Size is an essential component of success in building an airline.  Each extra flight and each extra route adds benefits throughout the network, and each extra flight, if utilizing a plane that would otherwise have sat idle, can be marginally costed very much below the fixed costs while still contributing to overall airline profitability.

And so it is surprising to hear JetBlue's CEO, David Neeleman, say they'll be cutting down on capacity in the fourth quarter.  He said they've had problems getting fare increases to stick and have already started cutting some flights to destinations such as Long Beach and Fort Lauderdale.

Capacity isn't the only thing being cut at JetBlue.  Standard & Poors cut their corporate credit rating for JetBlue on Thursday, down to 'B-plus', solidly in the junk level category.  And Calyon Securities cut their rating on the stock to reduce from neutral.

Not all third quarter results are doom and gloom, however, with rays of sunshine appearing in unlikely places.  Continental announced a profit of $61 million, compared to a $16 million loss last year, which it said was due to strong demand, enabling it to keep both loads and airfares high, and to keep ahead of their increased fuel costs.  The profit is all the more impressive when you allow for an estimated $25 million cost that resulted from closing its largest hub (Houston) for 36 hours during Hurricane Rita.  Well done Continental.

Another winner is Alaska Airlines, with an increased profit of $90.2 million, compared to $74 million in 2004.

And American Airlines, while posting a loss of $153 million, can still proudly point to its loss being less than the $214 million it lost in the third quarter last year, all the more so because (like Continental) it has stayed out of bankruptcy and continues to honor its pension plan obligations, making $310 million in payments this year.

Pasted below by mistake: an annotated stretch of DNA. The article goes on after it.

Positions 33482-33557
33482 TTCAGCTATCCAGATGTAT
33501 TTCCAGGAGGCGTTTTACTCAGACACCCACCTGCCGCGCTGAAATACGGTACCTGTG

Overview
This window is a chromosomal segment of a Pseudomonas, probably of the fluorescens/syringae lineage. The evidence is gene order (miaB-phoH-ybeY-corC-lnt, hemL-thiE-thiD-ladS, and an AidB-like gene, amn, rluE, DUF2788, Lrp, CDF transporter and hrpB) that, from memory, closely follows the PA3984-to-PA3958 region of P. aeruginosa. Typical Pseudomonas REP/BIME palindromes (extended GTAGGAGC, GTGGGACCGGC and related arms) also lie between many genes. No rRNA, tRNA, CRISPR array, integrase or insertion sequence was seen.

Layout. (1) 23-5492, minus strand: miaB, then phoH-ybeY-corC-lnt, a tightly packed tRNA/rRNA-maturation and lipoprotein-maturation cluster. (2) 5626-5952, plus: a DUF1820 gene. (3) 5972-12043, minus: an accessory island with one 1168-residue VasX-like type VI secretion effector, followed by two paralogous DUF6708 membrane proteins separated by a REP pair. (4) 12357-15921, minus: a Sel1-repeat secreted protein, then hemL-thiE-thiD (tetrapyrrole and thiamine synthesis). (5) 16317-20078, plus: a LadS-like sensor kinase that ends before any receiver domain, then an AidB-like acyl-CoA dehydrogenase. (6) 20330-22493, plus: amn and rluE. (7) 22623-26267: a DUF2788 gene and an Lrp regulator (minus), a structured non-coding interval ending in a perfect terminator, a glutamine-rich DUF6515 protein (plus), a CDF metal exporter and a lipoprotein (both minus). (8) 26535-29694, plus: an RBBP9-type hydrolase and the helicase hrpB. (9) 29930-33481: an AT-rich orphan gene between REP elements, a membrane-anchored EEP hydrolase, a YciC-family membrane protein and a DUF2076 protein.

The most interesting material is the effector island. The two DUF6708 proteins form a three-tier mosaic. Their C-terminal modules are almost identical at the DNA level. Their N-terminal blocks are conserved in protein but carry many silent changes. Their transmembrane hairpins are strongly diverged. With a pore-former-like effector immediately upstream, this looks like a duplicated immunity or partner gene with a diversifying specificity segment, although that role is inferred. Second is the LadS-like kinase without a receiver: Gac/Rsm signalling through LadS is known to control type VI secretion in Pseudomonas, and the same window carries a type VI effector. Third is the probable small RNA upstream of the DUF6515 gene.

American has also come up with a new way to make money - selling day passes to its Admiral Club lounges, for $50 each.  What exactly do you get for your $50?  Some comfy chairs, some nibbles, coffee and sodas, but nothing much else, as best I could determine when I was in their Los Angeles lounge back in July.  No free drinks, and no free Wi-fi.

Would you pay $50 to sit in a slightly more comfy chair for an hour or so while waiting for your flight?  I sure wouldn't.  Annual membership costs $450, or if you have more Aadvantage miles than sense, you can spend 70,000 of them to get a membership 'for free'.

Miles are generally valued at about 2c each, meaning you're spending $1400 worth of miles to get a $450 membership.  Or, put it another way, you're spending almost as many miles as you would need for an international roundtrip business/first class free ticket.